The Egypt Game

August 20, 2010 at 10:27 pm (Children's lit, Juvanalia, Mystery, Suspense) ()

The Egypt Game by Zilpha Keatley Snyder

The Egypt Game by Zilpha Keatley Snyder
originally published 1967
Dell, 6th printing, 1986
215 pages
Genre: Children’s lit, mystery, suspense

Jacket copy: The first time Melanie Ross meets April Hall, she’s not sure they’ll have anything in common. But she soon discovers that they both love anything to do with ancient Egypt. When they stumble upon a deserted storage yard behind the A-Z Antiques and Curio Shop, Melanie and April decide it’s the perfect spot for the Egypt Game.
Before long there are six Egyptians instead of two. After school and on weekends they all meet to wear costumes, hold ceremonies, and work on their secret code.
Everyone thinks it’s just a game, until strange things begin happening tot he players. Has the Egypt Game gone too far?

Book report: When I’m ready for bed, I read a little. Sometimes, when I’m reading a massive tome (think The Game of Kings), I’ll pick up a lighter volume, usually YA, to read before bed so that I can properly relax without thinking too much. But there are certain books I shouldn’t read before bed, because then I don’t go to sleep. Such is the case with The Egypt Game, one of the many books I appropriated from elementary school teachers (sorry, Ms Kunishima!), which I picked up just before going to sleep, and them promptly read all the way through. It’s just that engaging. And good. Not to mention suspenseful. When things start happening in Egypt, it gives me chills.

Even though I’ve read it literally dozens of times since I was six, and sort of know exactly what happens, Snyder is just so dang good at creating tension and atmosphere that I’m gripped by it and cannot put it down. I haven’t read much else by her, but I can say definitively that The Egypt Game and Eyes in the Fishbowl are two of the finest examples of juvenile suspense fiction out there. And they were both penned back in the Sixties. Why was there such great kid fiction in the Sixties? Seriously: Harriet the Spy, From the Mixed-up Files of Mrs. Basil E. Frankweiler, The Outsiders (which I haven’t read, but I hear it rules), A Wrinkle in Time, The Pigman, etc etc etc, so on and so forth. Need I say more?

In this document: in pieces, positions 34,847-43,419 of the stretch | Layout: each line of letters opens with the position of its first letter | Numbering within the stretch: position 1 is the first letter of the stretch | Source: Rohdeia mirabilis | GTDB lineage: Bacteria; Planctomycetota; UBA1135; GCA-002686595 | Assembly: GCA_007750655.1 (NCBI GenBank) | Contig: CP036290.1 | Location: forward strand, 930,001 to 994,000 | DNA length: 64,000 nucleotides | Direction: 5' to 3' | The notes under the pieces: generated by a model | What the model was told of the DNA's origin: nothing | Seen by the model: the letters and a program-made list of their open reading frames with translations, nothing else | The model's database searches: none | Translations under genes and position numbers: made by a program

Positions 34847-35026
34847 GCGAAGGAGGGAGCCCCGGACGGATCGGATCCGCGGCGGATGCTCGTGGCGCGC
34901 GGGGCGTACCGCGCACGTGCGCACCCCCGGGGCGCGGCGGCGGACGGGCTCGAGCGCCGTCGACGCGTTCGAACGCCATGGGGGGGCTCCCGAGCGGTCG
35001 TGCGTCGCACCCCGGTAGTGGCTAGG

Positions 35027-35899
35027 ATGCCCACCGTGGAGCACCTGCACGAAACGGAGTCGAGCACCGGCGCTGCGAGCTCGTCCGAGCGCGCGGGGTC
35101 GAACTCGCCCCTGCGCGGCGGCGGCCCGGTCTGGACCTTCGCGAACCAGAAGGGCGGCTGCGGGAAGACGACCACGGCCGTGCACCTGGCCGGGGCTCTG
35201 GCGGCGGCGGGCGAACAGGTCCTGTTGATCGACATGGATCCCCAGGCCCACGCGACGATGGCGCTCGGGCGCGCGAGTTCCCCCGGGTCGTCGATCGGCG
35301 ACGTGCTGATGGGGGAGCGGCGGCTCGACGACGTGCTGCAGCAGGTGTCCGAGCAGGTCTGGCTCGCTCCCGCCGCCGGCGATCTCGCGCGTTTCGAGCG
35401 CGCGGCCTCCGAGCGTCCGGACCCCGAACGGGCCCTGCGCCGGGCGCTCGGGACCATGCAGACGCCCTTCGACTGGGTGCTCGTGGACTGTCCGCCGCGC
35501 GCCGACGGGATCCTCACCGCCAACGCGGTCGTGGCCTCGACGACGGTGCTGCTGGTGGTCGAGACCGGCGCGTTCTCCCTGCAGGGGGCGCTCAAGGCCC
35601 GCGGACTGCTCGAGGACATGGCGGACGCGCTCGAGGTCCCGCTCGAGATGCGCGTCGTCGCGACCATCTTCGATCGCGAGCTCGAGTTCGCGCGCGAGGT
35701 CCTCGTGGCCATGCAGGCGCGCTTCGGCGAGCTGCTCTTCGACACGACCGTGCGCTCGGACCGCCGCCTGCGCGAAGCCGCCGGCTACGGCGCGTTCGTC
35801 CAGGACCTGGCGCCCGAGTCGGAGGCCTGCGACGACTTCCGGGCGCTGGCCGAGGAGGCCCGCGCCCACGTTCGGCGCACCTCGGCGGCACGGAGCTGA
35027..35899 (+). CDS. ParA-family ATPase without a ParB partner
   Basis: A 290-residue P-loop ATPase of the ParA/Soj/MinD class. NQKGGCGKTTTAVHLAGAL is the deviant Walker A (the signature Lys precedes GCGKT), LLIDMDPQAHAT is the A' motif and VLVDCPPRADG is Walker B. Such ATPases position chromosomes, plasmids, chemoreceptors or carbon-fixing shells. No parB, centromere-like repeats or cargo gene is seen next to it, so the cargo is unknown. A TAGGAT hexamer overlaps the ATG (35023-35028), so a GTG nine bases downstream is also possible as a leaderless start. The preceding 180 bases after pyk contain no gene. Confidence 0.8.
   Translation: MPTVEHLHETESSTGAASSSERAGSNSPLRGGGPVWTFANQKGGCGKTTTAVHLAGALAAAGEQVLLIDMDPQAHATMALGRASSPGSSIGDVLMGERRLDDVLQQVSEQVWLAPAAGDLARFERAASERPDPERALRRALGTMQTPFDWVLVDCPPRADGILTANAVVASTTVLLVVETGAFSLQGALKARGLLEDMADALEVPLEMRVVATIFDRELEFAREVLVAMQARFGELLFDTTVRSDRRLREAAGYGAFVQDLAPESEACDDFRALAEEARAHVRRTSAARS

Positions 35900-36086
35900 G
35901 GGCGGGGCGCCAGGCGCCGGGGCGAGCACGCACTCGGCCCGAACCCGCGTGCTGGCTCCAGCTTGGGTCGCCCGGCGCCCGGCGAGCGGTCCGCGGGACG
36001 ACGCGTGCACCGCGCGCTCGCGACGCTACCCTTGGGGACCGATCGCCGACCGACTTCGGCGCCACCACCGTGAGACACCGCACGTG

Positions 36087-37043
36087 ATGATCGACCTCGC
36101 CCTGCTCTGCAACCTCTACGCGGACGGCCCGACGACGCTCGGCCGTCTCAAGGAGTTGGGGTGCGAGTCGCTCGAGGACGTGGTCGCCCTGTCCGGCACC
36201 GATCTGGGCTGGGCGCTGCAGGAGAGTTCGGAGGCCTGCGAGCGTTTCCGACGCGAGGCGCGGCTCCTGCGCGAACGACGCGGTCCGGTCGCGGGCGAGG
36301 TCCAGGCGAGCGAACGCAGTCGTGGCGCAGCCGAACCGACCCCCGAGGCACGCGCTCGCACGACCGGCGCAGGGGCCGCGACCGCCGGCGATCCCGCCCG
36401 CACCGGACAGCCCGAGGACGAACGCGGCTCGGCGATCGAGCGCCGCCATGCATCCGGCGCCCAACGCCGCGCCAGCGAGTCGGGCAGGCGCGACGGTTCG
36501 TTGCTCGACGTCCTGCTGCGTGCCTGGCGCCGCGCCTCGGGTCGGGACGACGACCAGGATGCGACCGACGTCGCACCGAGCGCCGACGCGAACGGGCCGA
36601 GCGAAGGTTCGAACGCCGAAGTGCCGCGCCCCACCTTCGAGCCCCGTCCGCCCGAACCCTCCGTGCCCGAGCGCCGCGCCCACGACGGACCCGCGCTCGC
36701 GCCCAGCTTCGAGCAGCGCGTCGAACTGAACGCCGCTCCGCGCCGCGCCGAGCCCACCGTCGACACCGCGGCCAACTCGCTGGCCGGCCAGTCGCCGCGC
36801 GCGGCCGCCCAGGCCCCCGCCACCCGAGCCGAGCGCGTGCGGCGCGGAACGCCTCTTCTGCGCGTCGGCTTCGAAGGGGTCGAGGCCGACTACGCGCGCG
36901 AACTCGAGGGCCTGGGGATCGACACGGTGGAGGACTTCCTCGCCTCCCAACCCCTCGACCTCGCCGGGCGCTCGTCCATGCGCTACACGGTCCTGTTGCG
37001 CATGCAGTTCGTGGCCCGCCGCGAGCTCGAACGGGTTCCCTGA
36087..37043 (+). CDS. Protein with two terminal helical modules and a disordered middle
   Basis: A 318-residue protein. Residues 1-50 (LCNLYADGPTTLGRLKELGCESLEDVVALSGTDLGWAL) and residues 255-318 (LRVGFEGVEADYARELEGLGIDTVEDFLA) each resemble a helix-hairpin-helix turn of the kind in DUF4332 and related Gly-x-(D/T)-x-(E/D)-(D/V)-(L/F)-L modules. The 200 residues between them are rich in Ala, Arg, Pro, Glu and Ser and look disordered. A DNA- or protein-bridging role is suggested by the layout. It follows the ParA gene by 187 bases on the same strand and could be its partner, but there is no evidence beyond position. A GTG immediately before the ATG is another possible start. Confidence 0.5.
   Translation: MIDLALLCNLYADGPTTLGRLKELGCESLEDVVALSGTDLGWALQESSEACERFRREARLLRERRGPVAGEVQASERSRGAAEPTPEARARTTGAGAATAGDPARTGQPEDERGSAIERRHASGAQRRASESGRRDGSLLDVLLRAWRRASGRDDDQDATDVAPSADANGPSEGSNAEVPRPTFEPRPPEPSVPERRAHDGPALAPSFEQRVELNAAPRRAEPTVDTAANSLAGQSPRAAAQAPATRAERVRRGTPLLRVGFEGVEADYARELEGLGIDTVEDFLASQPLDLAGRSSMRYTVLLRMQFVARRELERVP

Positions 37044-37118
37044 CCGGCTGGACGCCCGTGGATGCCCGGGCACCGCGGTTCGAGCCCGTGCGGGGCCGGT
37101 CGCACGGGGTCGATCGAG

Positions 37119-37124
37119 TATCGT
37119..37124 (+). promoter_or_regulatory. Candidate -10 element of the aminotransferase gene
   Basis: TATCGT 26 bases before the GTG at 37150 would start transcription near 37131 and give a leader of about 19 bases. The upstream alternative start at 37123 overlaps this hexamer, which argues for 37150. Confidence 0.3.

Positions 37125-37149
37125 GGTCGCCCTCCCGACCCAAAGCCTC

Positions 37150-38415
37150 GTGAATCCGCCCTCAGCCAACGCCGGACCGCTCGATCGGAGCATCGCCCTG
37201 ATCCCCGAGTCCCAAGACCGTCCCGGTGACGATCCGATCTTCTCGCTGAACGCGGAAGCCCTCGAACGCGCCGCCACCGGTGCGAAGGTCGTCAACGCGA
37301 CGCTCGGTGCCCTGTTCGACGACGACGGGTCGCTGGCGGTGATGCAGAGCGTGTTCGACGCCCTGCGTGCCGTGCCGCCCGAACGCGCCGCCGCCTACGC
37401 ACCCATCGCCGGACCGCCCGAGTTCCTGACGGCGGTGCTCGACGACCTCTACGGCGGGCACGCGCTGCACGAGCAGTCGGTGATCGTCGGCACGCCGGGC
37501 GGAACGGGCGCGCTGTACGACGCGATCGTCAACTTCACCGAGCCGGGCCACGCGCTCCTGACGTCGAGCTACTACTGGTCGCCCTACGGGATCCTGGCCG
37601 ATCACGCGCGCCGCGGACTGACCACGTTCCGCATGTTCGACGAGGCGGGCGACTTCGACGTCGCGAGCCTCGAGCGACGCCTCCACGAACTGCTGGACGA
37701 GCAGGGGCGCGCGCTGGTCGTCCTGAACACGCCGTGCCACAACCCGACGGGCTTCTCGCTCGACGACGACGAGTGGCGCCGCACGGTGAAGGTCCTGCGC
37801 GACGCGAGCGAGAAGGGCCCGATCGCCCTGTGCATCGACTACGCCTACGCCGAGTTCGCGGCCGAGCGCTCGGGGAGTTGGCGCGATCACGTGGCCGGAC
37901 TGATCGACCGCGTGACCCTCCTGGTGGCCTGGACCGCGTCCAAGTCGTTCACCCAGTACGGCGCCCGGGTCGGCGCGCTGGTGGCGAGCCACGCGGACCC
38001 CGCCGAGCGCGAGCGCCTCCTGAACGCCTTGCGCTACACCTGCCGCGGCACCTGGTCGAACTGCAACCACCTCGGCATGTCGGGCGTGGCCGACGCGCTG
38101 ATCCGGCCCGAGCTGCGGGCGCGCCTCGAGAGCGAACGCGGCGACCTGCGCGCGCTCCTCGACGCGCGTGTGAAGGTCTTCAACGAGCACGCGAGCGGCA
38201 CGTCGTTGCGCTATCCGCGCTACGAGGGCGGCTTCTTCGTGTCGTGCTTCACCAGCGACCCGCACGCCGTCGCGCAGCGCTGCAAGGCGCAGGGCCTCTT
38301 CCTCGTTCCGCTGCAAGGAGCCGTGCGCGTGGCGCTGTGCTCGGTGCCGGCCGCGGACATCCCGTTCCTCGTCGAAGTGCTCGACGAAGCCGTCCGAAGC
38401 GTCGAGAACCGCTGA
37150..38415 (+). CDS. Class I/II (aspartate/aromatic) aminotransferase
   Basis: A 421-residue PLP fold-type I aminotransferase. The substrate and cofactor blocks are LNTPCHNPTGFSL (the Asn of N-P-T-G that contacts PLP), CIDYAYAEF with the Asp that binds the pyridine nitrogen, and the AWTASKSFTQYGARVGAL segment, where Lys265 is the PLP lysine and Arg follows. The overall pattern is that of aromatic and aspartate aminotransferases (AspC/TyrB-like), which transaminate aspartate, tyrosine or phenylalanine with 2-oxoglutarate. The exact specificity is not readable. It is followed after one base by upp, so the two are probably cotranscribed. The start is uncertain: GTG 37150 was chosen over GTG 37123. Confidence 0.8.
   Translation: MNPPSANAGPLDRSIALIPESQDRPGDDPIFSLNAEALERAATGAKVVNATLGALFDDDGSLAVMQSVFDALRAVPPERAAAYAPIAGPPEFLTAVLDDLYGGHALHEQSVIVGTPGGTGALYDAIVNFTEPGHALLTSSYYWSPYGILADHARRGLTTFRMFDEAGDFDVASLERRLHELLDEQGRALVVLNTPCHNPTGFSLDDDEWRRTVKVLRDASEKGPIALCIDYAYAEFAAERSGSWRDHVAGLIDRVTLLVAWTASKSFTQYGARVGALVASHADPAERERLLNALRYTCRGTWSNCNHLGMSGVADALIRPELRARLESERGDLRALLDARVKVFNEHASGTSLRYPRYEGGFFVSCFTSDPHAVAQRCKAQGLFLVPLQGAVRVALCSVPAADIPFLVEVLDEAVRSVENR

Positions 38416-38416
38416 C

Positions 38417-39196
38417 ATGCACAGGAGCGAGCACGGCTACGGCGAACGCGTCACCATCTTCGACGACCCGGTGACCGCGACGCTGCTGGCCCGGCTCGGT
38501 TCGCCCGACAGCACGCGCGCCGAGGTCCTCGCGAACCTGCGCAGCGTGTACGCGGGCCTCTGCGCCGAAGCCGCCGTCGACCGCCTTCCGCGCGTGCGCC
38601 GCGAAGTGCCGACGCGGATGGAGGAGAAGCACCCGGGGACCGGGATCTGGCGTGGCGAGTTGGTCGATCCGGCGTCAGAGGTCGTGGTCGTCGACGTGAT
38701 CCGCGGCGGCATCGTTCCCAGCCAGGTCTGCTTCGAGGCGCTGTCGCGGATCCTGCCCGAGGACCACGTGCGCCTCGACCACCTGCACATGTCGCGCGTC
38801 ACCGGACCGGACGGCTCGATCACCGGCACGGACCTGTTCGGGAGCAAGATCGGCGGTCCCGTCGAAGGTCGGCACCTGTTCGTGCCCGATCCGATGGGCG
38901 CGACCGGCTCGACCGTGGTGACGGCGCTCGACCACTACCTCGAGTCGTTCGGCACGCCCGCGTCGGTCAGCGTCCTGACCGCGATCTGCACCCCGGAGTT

Well, maybe I will, just a little. When I was a kid, I was so envious of April and Melanie et alia. I had no one who would play imagination games with me like that–other than sometimes my little sister in the summers when I’d visit Oregon. I remember one abortive attempt to have my own Egypt Game, but with Ancient Greece (I was big on Greek mythology when I was a kid), but I just never could sustain belief by myself.

Whenever people complain that Newberry winners suck (and I have heard this complaint many times, by fools and the insane), I cannot help but be astonished. With books of this caliber (The Egypt Game was a Newberry Honor book, though not the winner that year) on the list, how is it even possible for people to make that assertion? Madness! And how the hell was this not in Shelf Discovery?

I like that the children are autonomous, and that they’re not patronized in the slightest. And of course, that they are wildly imaginative and interested in nerdy historical stuffs (like me!). And I especially love that their childhoods–like mine did–involves being left to their own devisings; I spent years as a semi-latchkey kid, and my friends and I roamed wherever we liked to play, only coming home at dusk. And until restriction are placed because of a terrible event, so do these kids. The book does deal with some heavies (child murder, parental abandonment, latchkey children, ostracism, psychological or emotional inertia, and more), but throughout the kids keep an essential optimism. They of course learn a lesson, namely that looks can be deceiving: What sometimes seems menacing is not always–and may be in need of sympathy–whereas evil may be unassuming and insidious. (Particularly fascinating is the moral dilemma of the person who might have known what was going on the whole time–how daring, Miss Snyder!)

Oddly, this one and Eyes in the Fishbowl put me in mind of Greensleeves; I think it’s that crazy Sixties vibe. The illustrations alone are amazing, and perfect for Greensleeves (despite the Professor’s oddly simian appearance).

Read also: Greensleeves by Eloise Jarvis McGraw, Eyes in the Fishbowl by Zilpha Keatley Snyder, Jane-Emily & Witches’ Children by Patricia Clapp, John Bellairs

Cover: Mine is torn off, I have read it so hard. But it’s one of those classic painted for the novel covers Dell did.

When April and Melanie squeezed through the back fence for the second time they found everything just as they had left it. They started out by pulling the rest of the dead weeds and stacking them in one corner of the yard. While Marshall stood guard halfway down the alley to see if anyone was coming, they shoved the whole stack out through the hole in the fence. Then they scouted around and found a tash bin that was nice and roomy and not too full to hold an extra donation of dead weeds. When, at last, the loose stones and broken bits of things had been cleared away, Egypt looked clean and bare ready for whatever might be going to happen.



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